Persia, which is modern-day Iran, is where the Purple Leaf Plum Tree first became popular. M. Pissard transported the first tree purple plum tree to France from Persia in 1880, from where it spread to the rest of the world. Though the purple plums that it produces aren't really tasty when eaten raw, the tree still gained prominence due to its beautifully hued red and purple leaves. Today, it is cultivated more as a decorative tree rather than for its fruit. 

The plum tree is a medium-sized deciduous tree, which means that it sheds its leaves once the season is over. It often rises to a height of 15 to 25 ft (4.6-7.6 m), with the treetop eventually reaching around 20 to 25 ft (6-7.6 m) once it reaches full maturity.

Purple Plum trees can also grow pretty wide- they are known to grow up to widths of 25 ft (7.6 m)! Farmers usually have to plant them at large intervals to account for this growth so that each tree can grow with adequate sunlight and nutrients and prevent competition for resources. It is recommended that each tree get its own patch so it can take in the benefits of the full sun.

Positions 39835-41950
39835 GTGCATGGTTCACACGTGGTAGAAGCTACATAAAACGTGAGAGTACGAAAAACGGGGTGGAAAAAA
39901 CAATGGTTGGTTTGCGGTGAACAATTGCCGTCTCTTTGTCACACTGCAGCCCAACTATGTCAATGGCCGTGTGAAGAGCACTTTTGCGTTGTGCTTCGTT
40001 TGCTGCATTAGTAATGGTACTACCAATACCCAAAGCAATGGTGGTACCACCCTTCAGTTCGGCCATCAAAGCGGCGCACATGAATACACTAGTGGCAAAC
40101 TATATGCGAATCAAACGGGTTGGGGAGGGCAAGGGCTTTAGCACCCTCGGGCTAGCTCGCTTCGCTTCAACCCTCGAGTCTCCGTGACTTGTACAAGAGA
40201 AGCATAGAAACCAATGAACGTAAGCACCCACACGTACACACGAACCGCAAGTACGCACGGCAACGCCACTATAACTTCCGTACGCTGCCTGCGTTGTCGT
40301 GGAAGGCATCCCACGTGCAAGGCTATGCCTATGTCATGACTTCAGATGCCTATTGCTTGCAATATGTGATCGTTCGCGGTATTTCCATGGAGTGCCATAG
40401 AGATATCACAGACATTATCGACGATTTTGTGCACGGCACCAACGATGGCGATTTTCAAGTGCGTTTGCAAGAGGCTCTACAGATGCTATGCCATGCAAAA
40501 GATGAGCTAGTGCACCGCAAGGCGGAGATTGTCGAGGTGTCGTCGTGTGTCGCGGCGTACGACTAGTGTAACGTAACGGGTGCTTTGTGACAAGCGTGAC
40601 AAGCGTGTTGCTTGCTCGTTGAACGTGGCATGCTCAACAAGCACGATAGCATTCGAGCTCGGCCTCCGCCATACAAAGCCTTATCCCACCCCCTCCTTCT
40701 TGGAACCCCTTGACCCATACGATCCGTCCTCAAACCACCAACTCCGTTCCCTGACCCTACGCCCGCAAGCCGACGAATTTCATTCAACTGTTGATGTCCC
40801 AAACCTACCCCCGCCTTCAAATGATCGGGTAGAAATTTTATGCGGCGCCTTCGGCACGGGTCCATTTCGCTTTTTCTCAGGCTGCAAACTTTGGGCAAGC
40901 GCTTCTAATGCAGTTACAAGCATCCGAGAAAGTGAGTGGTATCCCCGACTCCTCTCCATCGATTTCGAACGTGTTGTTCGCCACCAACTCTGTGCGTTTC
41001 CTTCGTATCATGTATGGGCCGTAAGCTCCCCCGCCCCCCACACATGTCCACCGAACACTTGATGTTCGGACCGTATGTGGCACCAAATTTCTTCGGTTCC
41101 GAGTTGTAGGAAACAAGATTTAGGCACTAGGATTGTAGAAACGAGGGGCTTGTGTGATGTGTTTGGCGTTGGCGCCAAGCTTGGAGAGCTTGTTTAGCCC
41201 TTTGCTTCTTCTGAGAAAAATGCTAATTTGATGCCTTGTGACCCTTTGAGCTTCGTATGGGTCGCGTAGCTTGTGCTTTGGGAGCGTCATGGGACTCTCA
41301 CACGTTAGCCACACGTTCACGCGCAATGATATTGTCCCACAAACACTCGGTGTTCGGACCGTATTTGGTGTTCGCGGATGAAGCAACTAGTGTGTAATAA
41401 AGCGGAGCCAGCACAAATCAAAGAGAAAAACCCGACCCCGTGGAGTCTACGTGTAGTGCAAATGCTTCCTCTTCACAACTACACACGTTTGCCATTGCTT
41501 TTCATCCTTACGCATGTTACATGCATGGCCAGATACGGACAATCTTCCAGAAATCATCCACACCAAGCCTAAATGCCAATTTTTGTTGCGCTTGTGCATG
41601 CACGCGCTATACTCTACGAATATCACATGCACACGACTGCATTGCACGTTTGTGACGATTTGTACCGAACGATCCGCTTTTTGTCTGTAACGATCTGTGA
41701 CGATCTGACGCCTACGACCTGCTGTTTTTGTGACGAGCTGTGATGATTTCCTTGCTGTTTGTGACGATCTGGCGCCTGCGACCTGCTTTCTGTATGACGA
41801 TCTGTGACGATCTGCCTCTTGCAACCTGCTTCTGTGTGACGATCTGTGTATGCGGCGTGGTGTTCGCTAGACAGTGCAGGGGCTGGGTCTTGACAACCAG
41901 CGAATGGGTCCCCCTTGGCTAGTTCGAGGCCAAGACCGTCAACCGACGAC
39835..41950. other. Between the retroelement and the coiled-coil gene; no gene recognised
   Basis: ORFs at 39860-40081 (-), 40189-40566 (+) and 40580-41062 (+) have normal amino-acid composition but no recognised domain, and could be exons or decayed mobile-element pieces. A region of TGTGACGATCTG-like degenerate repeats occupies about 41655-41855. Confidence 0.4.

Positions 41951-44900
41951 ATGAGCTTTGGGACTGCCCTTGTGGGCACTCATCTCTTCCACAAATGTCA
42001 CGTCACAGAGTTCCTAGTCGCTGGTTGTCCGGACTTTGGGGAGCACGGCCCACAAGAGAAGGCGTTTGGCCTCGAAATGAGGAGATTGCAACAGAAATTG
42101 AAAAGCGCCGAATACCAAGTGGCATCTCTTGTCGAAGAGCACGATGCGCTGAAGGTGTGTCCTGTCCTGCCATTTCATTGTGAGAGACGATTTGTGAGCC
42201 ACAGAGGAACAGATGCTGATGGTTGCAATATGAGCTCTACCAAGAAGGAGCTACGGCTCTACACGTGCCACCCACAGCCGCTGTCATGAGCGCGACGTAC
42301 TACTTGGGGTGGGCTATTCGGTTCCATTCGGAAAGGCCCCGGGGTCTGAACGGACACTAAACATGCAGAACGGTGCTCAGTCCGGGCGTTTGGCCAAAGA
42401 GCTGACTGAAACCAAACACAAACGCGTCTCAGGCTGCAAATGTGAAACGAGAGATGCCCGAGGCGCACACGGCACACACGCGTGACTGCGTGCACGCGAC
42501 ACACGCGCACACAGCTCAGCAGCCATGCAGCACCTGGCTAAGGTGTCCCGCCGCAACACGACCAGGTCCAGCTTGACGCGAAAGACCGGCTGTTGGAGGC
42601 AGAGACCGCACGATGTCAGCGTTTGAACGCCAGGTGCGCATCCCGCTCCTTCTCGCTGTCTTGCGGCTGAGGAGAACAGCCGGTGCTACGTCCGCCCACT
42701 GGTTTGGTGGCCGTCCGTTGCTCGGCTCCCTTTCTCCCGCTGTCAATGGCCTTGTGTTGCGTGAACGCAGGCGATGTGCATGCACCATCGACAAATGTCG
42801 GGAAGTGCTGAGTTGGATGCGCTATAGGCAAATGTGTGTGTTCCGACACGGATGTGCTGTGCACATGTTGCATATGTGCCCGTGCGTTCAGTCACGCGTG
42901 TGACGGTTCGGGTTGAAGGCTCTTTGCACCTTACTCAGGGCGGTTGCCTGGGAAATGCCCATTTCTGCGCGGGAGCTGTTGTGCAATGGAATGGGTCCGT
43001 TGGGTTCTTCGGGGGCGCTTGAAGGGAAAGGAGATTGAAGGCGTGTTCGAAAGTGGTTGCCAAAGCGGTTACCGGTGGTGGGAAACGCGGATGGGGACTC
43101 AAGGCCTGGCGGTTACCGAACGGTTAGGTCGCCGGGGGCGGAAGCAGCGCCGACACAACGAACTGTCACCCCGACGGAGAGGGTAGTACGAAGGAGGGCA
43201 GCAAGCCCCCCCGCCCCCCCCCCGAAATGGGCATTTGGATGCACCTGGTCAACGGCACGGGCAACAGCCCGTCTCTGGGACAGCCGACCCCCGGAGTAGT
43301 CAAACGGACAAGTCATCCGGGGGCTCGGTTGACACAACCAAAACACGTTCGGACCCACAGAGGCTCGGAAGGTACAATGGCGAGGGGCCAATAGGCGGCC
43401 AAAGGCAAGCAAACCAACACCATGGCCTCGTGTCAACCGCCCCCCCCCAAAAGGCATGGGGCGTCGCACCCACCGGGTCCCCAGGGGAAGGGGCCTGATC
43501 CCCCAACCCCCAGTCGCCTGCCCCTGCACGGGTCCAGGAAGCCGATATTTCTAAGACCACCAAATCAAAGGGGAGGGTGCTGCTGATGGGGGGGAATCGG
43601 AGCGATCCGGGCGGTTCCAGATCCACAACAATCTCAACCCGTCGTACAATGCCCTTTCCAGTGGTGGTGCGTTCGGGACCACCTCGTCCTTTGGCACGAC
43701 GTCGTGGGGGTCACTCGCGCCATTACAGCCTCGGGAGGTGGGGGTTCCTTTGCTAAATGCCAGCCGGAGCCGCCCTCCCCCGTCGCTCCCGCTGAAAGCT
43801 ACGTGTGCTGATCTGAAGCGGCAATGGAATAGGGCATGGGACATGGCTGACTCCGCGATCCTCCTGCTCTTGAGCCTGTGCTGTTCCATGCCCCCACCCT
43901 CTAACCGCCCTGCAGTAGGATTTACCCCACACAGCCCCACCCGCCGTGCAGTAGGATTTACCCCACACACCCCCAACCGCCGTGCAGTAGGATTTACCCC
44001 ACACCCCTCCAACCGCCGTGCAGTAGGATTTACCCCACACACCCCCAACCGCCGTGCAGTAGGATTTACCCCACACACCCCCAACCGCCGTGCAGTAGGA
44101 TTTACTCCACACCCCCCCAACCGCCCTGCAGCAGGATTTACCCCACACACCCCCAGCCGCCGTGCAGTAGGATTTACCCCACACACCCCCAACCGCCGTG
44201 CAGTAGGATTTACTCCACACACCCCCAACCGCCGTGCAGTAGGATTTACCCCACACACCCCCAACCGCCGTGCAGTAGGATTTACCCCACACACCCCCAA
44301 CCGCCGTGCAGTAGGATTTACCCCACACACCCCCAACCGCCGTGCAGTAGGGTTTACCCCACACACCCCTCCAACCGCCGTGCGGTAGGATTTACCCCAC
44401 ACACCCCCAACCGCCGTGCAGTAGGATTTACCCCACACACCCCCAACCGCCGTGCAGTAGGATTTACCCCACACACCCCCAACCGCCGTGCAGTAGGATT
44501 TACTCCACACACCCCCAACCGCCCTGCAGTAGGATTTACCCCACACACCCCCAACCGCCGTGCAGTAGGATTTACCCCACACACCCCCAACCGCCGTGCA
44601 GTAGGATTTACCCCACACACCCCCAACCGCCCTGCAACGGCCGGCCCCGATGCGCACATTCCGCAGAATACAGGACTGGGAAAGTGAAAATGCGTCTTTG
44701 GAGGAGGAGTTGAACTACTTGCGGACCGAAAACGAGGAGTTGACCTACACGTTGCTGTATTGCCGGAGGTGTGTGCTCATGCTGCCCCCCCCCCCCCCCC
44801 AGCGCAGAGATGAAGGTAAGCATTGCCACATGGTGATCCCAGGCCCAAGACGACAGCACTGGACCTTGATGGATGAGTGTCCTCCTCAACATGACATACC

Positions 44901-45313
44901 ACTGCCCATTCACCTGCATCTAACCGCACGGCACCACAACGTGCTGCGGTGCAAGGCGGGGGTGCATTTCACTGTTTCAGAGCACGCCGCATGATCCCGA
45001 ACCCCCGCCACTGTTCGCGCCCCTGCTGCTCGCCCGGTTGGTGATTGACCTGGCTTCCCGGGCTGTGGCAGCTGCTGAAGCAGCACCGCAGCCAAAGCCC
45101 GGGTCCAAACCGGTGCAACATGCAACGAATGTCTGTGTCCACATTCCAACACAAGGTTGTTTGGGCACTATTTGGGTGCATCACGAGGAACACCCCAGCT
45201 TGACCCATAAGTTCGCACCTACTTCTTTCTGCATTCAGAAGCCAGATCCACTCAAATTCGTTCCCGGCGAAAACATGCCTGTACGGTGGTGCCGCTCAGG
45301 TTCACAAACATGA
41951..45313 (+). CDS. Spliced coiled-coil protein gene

The leaves come in a variety of hues, from dark crimson to purple. They are oval in shape and serrated at the edges. The leaves typically grow between 1.5 and 3 in (3.8-7.6 cm) long. Purple plum trees completely shed their leaves during the fall season, around late August to September. The color of the leaves also depends on how much sunlight the tree receives- the more sunlight the tree absorbs, the deeper the color of the leaves!

Purple Plum trees can reproduce through both self-pollination and cross-pollination. This means that the pollen produced by one bloom can be used to pollinate both the same flower as well as other flowers on the same tree. This means that anyone can plant a single plum tree if they wish, and it will bloom all the same.